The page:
Five takeaways from the Ghislaine Maxwell verdict
British socialite Ghislaine Maxwell was convicted on five of six counts by a Manhattan jury Wednesday for crimes related to the grooming and trafficking of underage girls for financier and convicted sex offender Jeffrey Epstein.
The British heiress could face up to 65 years in prison, but her defense team argued that Maxwell has been made a “scapegoat” for the crimes committed by her former partner, Epstein.
Here are the five main takeaways from the verdict.
Maxwell was convicted on some of the most serious charges
Maxwell, 60, was found guilty of sex trafficking of minors, transportation of a minor with intent to engage in criminal sexual activity and three conspiracy charges.
She was found not guilty on the charge of enticing a minor to travel to engage in illegal sex acts.
The trafficking charge carries a sentence of 40 years and, coupled with the other charges, Maxwell is facing decades behind bars. She will remain imprisoned at the Metropolitan Detention Center in Brooklyn while she waits for a sentencing date.
The testimony from the victims was critical
Four victims took the stand to share detailed testimonies about the alleged abuse they suffered, including details of interactions with Maxwell and Epstein.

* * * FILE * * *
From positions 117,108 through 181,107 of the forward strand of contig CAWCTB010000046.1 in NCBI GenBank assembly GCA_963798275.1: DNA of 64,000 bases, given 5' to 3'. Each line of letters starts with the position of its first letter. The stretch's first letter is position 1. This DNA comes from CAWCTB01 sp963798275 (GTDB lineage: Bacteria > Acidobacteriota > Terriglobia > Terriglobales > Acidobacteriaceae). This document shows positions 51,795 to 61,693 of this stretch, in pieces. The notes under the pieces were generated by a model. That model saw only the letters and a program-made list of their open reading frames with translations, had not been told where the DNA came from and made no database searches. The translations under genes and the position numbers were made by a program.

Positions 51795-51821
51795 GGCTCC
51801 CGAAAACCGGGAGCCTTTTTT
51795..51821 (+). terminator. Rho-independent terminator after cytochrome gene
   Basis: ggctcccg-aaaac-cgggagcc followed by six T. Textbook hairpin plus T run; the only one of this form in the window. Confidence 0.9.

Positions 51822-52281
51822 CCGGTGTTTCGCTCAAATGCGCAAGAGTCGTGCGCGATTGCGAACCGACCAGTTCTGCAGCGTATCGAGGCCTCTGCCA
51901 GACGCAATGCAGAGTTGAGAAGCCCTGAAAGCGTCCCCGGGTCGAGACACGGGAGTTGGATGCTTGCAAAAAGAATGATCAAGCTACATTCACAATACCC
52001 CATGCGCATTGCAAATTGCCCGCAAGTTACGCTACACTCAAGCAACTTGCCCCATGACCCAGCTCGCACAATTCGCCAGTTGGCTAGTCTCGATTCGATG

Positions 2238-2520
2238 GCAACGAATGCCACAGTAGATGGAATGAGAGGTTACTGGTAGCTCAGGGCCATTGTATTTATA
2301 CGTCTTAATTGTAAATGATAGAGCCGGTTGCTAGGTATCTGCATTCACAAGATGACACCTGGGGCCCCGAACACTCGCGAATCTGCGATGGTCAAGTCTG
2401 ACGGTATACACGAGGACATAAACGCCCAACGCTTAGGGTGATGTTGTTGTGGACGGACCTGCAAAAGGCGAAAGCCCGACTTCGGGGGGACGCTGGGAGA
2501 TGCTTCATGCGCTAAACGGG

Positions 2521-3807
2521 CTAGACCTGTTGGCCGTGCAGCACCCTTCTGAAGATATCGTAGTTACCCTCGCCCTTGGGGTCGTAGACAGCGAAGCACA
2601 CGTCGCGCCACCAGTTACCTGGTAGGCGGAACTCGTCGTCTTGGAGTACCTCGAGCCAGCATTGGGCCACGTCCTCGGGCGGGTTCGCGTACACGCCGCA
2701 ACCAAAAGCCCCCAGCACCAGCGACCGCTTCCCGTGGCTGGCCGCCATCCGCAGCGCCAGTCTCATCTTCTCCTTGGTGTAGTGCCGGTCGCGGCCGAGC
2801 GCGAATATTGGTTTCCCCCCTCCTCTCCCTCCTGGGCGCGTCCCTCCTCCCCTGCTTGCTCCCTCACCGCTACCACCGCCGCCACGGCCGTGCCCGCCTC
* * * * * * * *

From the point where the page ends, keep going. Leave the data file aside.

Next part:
Mitchell Epner, a former prosecutor who currently serves as counsel at Rottenberg Lipman Rich, told The Hill that the testimony of these witnesses was crucial because their statements established a “pattern of abuse.”
“They each testified to a signature pattern of abuse, they acknowledged that some details of their accounts had changed over time, but the core had remained constant.”
The accusers testified that Maxwell approached them, often showering them with expensive gifts or shopping trips to build trust.
Three of the four accusers who testified used pseudonyms to protect their identities.
One of the accusers, “Jane,” testified about how she met Epstein and Maxwell at the age of 14 and about the abuse she suffered, which sometimes included multiple people across Epstein’s various properties.
Epner stated that the victims’ testimony had been corroborated and was convincing for the jury, which ultimately led to Maxwell’s conviction.
“Once these witnesses were believed by the jury, convictions were inevitable,” Epner said.
Maxwell is facing another trial for two perjury charges
Maxwell will face another trial next year on charges that she lied under oath about Epstein’s abuse of underage girls.
Prosecutors say Maxwell lied during a 2016 deposition taken as part of a defamation lawsuit brought by Epstein accuser Virginia Giuffre. Part of Maxwell’s sworn testimony from 2016 is the basis for the charges, with prosecutors saying she lied when asked about Epstein’s activities and denied knowing of his recruitment and interactions with underage girls.
In the deposition transcript obtained by Bloomberg, Maxwell told prosecutors they were “asking me to speculate and I won’t speculate,” when asked if Epstein sexually abused minors.
The two perjury counts each carry a maximum prison sentence of five years, Reuters reported.
The trial brought Epstein’s friendship with the rich and powerful back in the spotlight
Years back, when allegations against Epstein were first brought to light, media reports uncovered that he had maintained a social circle that included former presidents, British royalty, businessmen and celebrities.